January the 10th. Doctor Rush tells me, that he had it from Samuel Lyman, that during the X. Y. Z. Congress, the federal members held the largest caucus they have ever had, at which he was present, and the question was proposed and debated, whether they should declare war against France, and determined in the negative. Lyman was against it. He tells me, that Mr. Adams told him, that when he came on in the fall to Trenton, he was there surrounded constantly by the opponents of the late mission to France. That Hamilton pressing him to delay it, said, 'Why, Sir, by Christmas, Louis the XVIII. will be seated on his throne.' Mr. A. 'By whom?' H. 'By the coalition.' Mr. A. 'Ah! then farewell to the independence of Europe. If a coalition, moved by the finger of England, is to give a government to France, there is an end to the independence of every country.'
January the 12th. General Samuel Smith says that Pickering, Wolcott, and McHenry, wrote a joint letter from Trenton to the President, then at Braintree, dissuading him from the mission to France. Stoddard refused to join it. Stoddard says the instructions are such, that if the Directory have any disposition to reconciliation, a treaty will be made. He observed to him also, that Ellsworth looks beyond this mission to the Presidential chair. That with this view, he will endeavor to make a treaty, and a good one. That Davie has the same vanity and views. All this communicated by Stoddard to S. Smith.
January the 13th. Baer and Harrison G. Otis told J. Nicholas, that in the caucus mentioned ante 10th, there wanted but five votes to produce a declaration of war. Baer was against it.
January the 19th. W. C. Nicholas tells me, that in a conversation with Dexter three or four days ago, he asked Dexter whether it would not be practicable for the States to agree on some uniform mode of choosing electors of President. Dexter said, 'I suppose you would prefer an election by districts.' 'Yes,' said Nicholas, 'I think it would be best; but would nevertheless agree to any other consistent with the constitution.' Dexter said he did not know what might be the opinion of his State, but his own was, that no mode of election would answer any good purpose; that he should prefer one for life. 'On that reasoning,' said Nicholas, 'you should prefer an hereditary one.' 'No,' he said, 'we are not ripe for that yet. I suppose,' added he, 'this doctrine is not very popular with you.' 'No,' said Nicholas, 'it would effectually damn any man in my State.' 'So it would in mine,' said Dexter; 'but I am under no inducement to belie my sentiment; I have nothing to ask from any body; I had rather be at home than here, therefore I speak my sentiments freely.' Mr. Nicholas, a little before or after this, made the same proposition of a uniform election to Rossr who replied that he saw no good in any kind of election. 'Perhaps,' said he, 'the present one may last a while.' On the whole, Mr. Nicholas thinks he perceives, in that party, a willingness and a wish to let every thing go from bad to worse, to amend nothing, in hopes it may bring on confusion, and open a door to the kind of government they wish. In a conversation with Gunn, who goes with them, but thinks in some degree with us, Gunn told him that the very game which the minority of Pennsylvania is now playing with McKean (see substitute of minority in lower House, and address of Senate in upper), was meditated by the same party in the federal government, in case of the election of a republican President; and that the eastern States would in that case throw things into confusion, and break the Union. That they have in a great degree got rid of their paper, so as no longer to be creditors, and the moment they cease to enjoy the plunder of the immense appropriations now exclusively theirs, they would aim at some other order of things.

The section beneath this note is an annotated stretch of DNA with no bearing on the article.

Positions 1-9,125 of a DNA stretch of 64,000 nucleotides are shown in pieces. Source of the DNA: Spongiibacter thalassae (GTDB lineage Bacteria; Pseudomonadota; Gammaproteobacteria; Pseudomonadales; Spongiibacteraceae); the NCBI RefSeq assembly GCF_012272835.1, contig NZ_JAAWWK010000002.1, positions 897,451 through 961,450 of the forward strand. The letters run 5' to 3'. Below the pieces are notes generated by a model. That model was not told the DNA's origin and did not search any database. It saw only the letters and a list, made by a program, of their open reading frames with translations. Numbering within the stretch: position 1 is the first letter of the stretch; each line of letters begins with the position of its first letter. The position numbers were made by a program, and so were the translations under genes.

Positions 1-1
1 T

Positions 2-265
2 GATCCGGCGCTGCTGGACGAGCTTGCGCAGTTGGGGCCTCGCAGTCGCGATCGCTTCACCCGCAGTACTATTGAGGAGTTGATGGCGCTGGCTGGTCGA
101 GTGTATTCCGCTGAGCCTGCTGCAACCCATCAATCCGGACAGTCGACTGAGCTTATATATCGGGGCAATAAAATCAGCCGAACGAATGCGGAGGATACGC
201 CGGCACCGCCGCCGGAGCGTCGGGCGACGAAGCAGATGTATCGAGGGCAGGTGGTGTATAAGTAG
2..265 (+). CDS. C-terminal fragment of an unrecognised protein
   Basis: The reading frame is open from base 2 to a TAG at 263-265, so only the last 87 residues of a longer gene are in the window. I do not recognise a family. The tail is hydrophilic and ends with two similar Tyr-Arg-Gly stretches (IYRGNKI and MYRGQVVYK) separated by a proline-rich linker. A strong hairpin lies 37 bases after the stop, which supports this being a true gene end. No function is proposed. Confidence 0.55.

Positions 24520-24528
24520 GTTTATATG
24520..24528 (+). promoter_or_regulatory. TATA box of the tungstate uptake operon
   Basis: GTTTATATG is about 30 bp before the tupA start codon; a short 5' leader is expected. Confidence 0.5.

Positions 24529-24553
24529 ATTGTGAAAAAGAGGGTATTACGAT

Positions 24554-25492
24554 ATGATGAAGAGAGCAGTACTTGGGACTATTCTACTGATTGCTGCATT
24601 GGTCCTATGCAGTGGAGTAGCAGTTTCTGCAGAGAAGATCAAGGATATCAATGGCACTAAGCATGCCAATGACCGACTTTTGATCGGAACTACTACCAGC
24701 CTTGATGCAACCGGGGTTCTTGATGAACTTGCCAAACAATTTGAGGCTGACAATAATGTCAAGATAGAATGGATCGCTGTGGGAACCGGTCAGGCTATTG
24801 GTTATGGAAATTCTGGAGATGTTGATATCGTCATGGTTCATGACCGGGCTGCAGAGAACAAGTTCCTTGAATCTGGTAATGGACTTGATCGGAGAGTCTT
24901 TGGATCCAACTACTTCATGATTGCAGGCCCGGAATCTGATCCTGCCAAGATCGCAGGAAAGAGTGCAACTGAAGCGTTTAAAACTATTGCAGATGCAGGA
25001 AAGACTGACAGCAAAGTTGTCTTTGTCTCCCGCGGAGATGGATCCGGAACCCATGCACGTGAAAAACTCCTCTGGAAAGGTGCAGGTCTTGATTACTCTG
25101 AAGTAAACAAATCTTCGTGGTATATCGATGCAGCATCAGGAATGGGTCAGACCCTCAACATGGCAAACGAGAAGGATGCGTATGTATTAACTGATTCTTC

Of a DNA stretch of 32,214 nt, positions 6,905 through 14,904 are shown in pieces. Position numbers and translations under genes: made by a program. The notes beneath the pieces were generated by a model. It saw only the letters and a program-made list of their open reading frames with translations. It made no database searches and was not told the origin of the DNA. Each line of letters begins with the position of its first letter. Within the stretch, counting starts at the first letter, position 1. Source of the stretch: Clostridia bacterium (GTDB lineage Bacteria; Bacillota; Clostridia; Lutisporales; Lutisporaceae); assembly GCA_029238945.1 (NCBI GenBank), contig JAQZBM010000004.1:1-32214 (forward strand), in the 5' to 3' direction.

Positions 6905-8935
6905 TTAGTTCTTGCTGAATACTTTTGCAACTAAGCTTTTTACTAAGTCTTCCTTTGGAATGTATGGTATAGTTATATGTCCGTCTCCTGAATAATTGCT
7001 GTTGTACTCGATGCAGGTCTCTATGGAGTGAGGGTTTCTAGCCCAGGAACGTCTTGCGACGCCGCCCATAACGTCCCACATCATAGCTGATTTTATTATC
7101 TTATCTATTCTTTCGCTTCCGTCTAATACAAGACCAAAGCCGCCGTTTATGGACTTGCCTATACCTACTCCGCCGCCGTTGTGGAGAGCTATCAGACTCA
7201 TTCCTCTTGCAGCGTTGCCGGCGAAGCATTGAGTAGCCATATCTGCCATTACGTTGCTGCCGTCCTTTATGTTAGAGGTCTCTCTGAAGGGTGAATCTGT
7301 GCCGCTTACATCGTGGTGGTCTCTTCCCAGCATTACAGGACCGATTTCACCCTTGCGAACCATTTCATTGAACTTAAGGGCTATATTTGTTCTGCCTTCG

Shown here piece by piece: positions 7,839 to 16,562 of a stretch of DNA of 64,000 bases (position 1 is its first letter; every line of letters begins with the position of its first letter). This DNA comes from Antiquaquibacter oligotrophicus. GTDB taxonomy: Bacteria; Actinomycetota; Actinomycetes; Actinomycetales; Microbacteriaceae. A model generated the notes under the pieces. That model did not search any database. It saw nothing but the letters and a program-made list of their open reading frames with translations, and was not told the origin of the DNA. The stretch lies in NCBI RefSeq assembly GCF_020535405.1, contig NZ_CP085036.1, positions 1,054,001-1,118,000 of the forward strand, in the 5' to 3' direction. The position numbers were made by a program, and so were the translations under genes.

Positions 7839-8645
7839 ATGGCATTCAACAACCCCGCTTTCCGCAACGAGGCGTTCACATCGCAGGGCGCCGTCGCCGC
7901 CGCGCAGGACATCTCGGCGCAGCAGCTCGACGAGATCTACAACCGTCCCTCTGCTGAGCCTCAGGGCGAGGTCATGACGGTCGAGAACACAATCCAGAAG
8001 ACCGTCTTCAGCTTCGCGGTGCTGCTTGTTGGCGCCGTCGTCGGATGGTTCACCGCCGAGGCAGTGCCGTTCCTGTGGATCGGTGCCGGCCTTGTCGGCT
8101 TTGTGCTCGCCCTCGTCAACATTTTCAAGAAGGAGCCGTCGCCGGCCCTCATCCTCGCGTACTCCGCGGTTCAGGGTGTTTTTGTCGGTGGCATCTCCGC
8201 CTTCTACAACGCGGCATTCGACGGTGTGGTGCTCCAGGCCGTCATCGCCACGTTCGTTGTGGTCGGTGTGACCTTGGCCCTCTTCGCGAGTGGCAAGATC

January the 24th. Mr. Smith, a merchant of Hamburg, gives me the following information. The St. Andrew's Club, of New York, (all of Scotch tories,) gave a public dinner lately. Among other guests Alexander Hamilton was one. After dinner, the first toast was 'The President of the United States.' It was drunk without any particular approbation. The next was, 'George the Third.' Hamilton started up on his feet, and insisted on a bumper and three cheers. The whole company accordingly rose and gave the cheers. One of them, though a federalist, was so disgusted at the partiality shown by Hamilton to a foreign sovereign over his own President, that he mentioned it to a Mr. Schwart-house, an American merchant of New York, who mentioned it to Smith.
Mr. Smith also tells me, that calling one evening on Mr. Evans, then Speaker of the House of Representatives of Pennsylvania, and asking the news, Evans said, Harper had just been there, and speaking of the President's setting out to Braintree, said, 'he prayed to God that his horses might run away with him, or some other accident happen to break his neck before he reached Braintree.' This was in indignation at his having named Murray, &c. to negotiate with France. Evans approved of the wish.